While Trump decries Planned Parenthood as “an abortion factory,” he also says that he “would look at the good aspects of [Planned Parenthood],” and that we “have to take care of women.” He is not in favor of closing Planned Parenthood, despite recently claiming to be pro-life. Trump’s view is nowhere near as outlandish as the opinion of Bobby Jindal, who recently took it upon himself to cancel his state’s (Louisiana) contract with Planned Parenthood, explaining that it “does not represent the values of the people and shows a fundamental disrespect for human life.” When it comes to same-sex marriage, another issue on which Conservatives tend to hold extreme opinions, Trump has been incredibly moderate. Kim Davis, a Kentucky county clerk, refused to issue marriage licenses to gay couples. She was recently jailed for this ill-conceived attempt at civil disobedience. Unlike Ted Cruz, who cited this as an example of “persecution” of Kim Davis and her “Judeo-Christian values,” Trump simply stated, “You have to go with it. The decision’s been made, and that is the law of the land.” It doesn’t seem that Trump holds the intense, Biblethumping and anti-same-sex marriage ideals of many of his Republican adversaries. However, he has still been able to garner their support in a meaningful way. Trump has even detailed his vision for America’s economic system, which includes raising taxes on the wealthy. He explained that he advocated change because “people making hundreds of millions of dollars-a-year pay some tax, because right now they are paying very little tax and I think it’s outrageous.” Trump, speaking in the classically liberal state of Massachusetts, even went as far as to say that, “some people, they’re not doing their fair share.” This view is far from the classic,

small government view of the GOP and conservatives everywhere. In fact, the GOP official website explains, “excessive taxation and regulation impede economic development. Lowering taxes promotes substantial economic growth.” This view of taxation seems to be in direct opposition to that of Trump. In fact, Trump’s tax plan seems increasingly similar to that of Bernie Sanders. Sanders agrees that taxes have to be raised on the wealthiest Americans. Utilizing the example of Warren Buffett, Sanders explains, “when you have Warren Buffet – one of the richest guys in the world – telling us that his effective tax rate is lower than one of his secretaries or truck drivers or nurses, of course that has got to change.” The only true Conservative position Trump seems to hold is on immigration. Trump has advocated deporting illegal aliens, defunding sanctuary cities, ending birthright citizenship, immigration moderation and building a wall on the US-Mexico border. This plan cites Democratic Senate Leader Harry Reid, as well as many polls and facts. The plan in itself is not incoherent, but the concept of a wall is asinine and hysterical. As explained by Jorge Ramos, the border is 1,954 miles long, and there is already fencing over 670 miles of this land. The wall Trump imagines would therefore have to be 1,284 miles long. According to the New York Times, each mile would cost $16 million; overall, it would cost about $20 billion dollars to build this wall. According to Ramos, and in my opinion anyone with any type of rational thought, this wall would be a waste of time and money. The Pew Research Center states that almost 40 percent of undocumented Mexican immigrants come by plane with work visas. The Wall Street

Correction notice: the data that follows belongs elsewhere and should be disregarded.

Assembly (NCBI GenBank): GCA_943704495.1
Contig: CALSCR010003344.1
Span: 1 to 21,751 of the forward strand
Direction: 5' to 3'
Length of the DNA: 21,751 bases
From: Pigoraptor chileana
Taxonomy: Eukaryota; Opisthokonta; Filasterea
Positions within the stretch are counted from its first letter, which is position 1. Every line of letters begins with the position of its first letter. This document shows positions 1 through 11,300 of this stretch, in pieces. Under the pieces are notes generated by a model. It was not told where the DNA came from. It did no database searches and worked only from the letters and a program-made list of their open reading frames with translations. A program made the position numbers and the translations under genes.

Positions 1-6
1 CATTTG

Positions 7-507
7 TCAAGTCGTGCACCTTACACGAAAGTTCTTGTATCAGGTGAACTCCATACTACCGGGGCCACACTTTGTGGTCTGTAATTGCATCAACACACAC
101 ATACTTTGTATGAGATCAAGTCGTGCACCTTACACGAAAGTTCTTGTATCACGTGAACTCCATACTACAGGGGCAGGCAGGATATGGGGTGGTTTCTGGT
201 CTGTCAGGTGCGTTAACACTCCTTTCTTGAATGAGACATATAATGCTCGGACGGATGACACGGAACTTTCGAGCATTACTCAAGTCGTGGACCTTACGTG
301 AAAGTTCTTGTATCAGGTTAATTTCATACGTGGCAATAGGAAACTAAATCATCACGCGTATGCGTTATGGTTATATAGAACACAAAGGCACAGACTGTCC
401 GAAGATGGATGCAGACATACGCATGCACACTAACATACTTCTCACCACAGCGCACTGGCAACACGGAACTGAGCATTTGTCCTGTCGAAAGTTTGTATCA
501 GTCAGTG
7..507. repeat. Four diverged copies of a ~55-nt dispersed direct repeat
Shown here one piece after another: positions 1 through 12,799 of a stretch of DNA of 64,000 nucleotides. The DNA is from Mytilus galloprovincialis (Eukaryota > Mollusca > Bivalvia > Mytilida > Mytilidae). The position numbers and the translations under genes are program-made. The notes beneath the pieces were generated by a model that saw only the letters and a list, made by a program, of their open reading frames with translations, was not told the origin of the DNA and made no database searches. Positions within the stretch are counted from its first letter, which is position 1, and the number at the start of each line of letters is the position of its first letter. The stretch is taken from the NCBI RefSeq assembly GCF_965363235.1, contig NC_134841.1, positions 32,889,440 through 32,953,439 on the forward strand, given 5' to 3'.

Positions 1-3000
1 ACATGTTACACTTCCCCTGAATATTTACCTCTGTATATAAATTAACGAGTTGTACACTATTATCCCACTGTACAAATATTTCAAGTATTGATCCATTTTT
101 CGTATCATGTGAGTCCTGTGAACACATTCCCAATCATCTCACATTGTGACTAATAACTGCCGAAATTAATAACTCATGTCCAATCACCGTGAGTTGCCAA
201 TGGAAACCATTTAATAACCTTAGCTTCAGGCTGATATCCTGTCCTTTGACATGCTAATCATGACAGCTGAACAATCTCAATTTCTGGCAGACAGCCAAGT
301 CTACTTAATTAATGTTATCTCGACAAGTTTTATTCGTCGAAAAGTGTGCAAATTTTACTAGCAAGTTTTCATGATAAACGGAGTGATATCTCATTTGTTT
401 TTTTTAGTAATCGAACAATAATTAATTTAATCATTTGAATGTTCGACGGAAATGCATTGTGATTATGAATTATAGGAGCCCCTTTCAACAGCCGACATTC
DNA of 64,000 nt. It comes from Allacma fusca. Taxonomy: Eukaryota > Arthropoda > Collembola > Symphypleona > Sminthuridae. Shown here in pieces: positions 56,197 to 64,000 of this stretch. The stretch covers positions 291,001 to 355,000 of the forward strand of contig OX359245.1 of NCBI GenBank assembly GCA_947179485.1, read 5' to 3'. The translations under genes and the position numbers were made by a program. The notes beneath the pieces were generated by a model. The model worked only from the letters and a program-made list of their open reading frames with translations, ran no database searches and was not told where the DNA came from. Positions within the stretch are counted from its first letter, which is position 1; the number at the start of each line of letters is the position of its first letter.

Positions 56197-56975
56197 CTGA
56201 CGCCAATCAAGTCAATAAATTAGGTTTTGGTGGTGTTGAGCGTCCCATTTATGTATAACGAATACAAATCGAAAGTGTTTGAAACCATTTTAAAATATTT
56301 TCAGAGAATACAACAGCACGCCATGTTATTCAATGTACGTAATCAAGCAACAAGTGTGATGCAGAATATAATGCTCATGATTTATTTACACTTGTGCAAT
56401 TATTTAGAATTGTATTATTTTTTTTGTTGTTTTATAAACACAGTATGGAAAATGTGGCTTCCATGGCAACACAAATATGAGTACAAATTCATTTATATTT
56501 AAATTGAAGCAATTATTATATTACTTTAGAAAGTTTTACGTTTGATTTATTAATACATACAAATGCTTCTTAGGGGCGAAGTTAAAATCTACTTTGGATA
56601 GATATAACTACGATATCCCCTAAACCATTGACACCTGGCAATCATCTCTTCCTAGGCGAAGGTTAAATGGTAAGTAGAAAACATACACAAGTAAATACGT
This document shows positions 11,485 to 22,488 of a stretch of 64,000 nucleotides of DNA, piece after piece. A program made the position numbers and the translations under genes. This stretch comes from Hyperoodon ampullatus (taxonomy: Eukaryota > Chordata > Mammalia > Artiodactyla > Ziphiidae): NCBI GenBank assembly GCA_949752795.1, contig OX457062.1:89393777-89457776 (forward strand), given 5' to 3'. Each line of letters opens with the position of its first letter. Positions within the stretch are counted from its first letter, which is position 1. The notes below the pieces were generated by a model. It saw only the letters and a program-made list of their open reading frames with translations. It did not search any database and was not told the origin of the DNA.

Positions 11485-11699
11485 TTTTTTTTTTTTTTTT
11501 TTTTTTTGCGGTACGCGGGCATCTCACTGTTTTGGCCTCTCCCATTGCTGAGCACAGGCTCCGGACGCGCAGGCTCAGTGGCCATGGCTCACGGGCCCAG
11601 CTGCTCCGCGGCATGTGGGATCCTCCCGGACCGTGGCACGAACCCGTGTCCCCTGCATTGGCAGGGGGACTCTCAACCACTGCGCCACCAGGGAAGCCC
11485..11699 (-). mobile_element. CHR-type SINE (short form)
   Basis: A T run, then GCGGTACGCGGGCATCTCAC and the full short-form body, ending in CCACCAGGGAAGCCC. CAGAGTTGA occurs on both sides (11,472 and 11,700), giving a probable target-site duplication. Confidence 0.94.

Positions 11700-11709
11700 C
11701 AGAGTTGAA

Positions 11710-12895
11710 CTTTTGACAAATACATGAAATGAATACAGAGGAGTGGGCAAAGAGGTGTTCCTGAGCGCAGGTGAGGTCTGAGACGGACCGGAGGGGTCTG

Journal reported that 125,000 Mexicans came to the United States in 2013. This number is surpassed by the 147,000 immigrants we received from China that same year. When you look at these facts and Trump’s immigration plan, it is painfully clear how half-baked the concept of a wall is. The concept of a wall makes absolutely no logical sense, but Trump’s fiery, semi-racist rhetoric has allowed him to galvanize the troops who decry the Black Lives Matter movement as “racist,” “like the KKK” and finally, as a “terrorist group [which] should be outlawed.” Those statements are pulled from the comment section of a Breitbart News post. Breitbart is a blog which has shown immense support for Trump. It is mind-boggling that despite disagreeing with Trump on economics, abortion and same-sex marriage, the conservative underbelly of America has chosen to support him, seemingly solely for his immigration plan and the racist comments he has paired with it. A Sept. 5 Survey USA poll has Trump defeating Democratic leading candidate Hillary Clinton 45 percent to 40 percent, with 16 percent of voters undecided.




September 17, 2015

Rhodessa Jones calls Hamilton students to activism by Caroline Harrington ’16 Opinion Editor

Amidst the constant influx of news about police brutality and blatant racism in the justice system, many calls have been made for increased activism and reform. Statistically, black women are three times more likely than white women to be imprisoned at some point in their lifetime. Even worse, black women are more than six times more likely to be imprisoned than white men. This is a trend that clearly demonstrates the unfortunate racism evident in the criminal justice system. Campaigns such as Black Lives Matter have proven to be steps in the right direction toward garnering support, but clearly more can be done. Enter Rhodessa Jones. In a passionate speech influenced by her decades of work in women’s prisons, Rhodessa Jones called on us students to make a difference. Throughout her speech, Hamilton students were confronted with realities about racial tensions and found themselves face to face with the truth that we “are all from the future.” While listening to Jones recite passionate spoken word poems, watching emotional clips from inside prisons and hearing anecdotes about injustices we were forced to think about how we as indi-

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Letter to the Editor To The Spectator: